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Queen's visit to Ireland was a transformative moment

Thirty years ago this month, as a Springfield City Councilor, I strongly criticized the British government for its harsh treatment of Irish republican prisoners being held in Long Kesh prison outside of Belfast.

They were opposing a policy that classified them as criminals and were demanding to be treated as political prisoners. The British refused to make that concession, and ten young men, including their leader Bobby Sands, died from starvation. That's when my interest in the conflict in Northern Ireland began.

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A decade later, as United States Representative, I joined several colleagues in refusing to attend a speech by Queen Elizabeth II before a joint session of Congress. My decision was based upon the death of the hunger strikers, and the continued presence of the British military in Northern Ireland.

But recently, when asked by an Irish journalist what I thought of the queen's recent state visit to Ireland, the first by a British monarch in more than 100 years, I described it as a great success. I praised her dignity, gestures of respect and sensitivity to the past. I said the trip was another significant milestone on the path towards peace and reconciliation. It represents a new era in the relationship between the people of Ireland and Britain. And it was a powerful reminder of how quickly times can change.

For supporters of the peace process, and most Irish Americans, the successful visit of Queen Elizabeth would have been unimaginable just a few short years ago. But with the normalization of the relationship between Britain and Ireland, and with the power-sharing institutions in Northern Ireland stable, Irish president Mary McAleese felt the time was right to extend an invitation.

It was a shrewd decision. The queen quickly accepted and planning for the visit began. History would be made on both sides of the Irish Sea. After all, the last reigning British monarch to visit Irish soil was King George V in 1911.

Throughout Queen Elizabeth's four day trip, the imagery was powerful and poignant. She visited Croke Park in Dublin with her husband Prince Philip where British troops killed fourteen civilians during the War of Independence in 1920.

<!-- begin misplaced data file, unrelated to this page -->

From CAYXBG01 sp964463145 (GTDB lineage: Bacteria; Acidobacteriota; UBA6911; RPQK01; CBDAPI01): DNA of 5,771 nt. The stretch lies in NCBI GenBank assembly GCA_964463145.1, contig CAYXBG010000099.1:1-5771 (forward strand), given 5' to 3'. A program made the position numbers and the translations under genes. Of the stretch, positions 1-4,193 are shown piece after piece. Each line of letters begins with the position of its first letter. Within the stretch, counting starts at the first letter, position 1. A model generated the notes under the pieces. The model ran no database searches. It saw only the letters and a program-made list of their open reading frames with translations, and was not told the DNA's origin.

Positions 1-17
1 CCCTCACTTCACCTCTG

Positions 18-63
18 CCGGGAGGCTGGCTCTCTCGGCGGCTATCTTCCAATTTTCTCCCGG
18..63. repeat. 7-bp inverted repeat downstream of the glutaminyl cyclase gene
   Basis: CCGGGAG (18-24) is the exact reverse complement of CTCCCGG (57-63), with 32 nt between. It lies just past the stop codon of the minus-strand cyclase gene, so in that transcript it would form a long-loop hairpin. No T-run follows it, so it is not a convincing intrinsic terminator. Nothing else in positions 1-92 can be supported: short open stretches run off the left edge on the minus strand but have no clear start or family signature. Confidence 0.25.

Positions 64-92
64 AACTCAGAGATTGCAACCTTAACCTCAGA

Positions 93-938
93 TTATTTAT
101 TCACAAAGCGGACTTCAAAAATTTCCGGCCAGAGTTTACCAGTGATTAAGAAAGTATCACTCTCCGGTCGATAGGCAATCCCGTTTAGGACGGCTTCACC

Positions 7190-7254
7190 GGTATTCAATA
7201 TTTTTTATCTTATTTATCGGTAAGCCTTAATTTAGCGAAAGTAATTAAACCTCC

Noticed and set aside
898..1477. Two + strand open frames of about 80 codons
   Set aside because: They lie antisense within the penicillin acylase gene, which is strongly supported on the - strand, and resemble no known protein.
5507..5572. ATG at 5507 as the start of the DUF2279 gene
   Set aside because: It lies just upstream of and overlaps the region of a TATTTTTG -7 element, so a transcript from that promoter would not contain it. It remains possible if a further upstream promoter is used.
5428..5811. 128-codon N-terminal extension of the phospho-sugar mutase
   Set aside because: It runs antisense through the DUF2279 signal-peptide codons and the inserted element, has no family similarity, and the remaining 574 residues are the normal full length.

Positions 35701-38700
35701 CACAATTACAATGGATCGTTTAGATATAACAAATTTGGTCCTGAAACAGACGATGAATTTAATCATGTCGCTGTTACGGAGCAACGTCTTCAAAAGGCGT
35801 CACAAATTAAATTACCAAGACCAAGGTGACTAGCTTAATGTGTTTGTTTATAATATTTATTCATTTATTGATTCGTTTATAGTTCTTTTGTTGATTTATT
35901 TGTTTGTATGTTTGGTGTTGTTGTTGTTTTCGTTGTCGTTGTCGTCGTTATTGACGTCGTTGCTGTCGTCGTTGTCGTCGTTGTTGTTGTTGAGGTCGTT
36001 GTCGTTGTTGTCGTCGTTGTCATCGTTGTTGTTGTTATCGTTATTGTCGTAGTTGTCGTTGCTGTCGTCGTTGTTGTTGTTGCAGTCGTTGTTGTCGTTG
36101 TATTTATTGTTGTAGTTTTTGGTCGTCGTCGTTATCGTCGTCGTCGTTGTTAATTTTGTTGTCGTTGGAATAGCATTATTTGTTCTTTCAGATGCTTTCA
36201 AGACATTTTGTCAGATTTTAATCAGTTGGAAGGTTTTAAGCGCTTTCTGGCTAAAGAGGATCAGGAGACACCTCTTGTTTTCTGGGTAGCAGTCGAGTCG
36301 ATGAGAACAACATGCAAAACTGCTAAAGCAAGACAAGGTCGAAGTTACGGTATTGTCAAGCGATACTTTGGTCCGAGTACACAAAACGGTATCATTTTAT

Along with President McAleese, she placed a wreath in the Garden of Remembrance, a national memorial dedicated to those who died fighting against the British Empire. She traveled to Cork, rebel country, birthplace of Irish revolutionary Michael Collins, where both the Irish Tricolor and the Union Jack flew over City Hall. In Cashel, she shook hands with Sinn Féin Mayor Michael Browne.

The queen's words were equally meaningful and profound. Acknowledging the complex 800 year shared history between the two countries she said "with the benefit of historical hindsight, we can all see things which we would wish had been done differently - or not at all."

She offered her "sincere thoughts and deep sympathy" to all those who have suffered during the centuries of conflict earning the praise of Sinn Féin president Gerry Adams. Reflecting further on the relationship between the two islands she said we "can bow to the past, but not be bound by it." She even spoke in flawless Irish, a language the British once tried to restrict.

At every step, the 85-year old monarch conducted herself with grace, warmth and sincerity, winning over the hearts and minds of the vast majority of the Irish people. The transformative nature of the visit was obvious to everyone. It brought down barriers, and perhaps helped put the troubles behind us for good.

For Ireland, a small country facing a debt crisis that threatens its economy, the trip was a huge psychological boost. Coming one week before President Barack Obama was scheduled to arrive in Dublin, it sent a message to the world that Ireland is a country that punches above its weight.

It could not have come at a better time. For President McAleese and Taoiseach Enda Kenny, the two prime architects of the queen's visit, it was a personal and political triumph. Their leadership is helping to redefine the relationship with Britain, where Ireland is a co-equal partner.

The world has witnessed many unprecedented and extraordinary events take place on the island of Ireland the last three decades. I have seen many of them firsthand, thanks to the continued support of the people of the Second Congressional District.

The visit of Queen Elizabeth was another turning point where ancient differences are left behind for a brighter and more prosperous future. Many thought these moments would never happen in our lifetime. We can be grateful that they have.

Congressman Richard Neal is the former chairman of the Friends of Ireland group in Congress and represents the Second Congressional District in Massachusetts.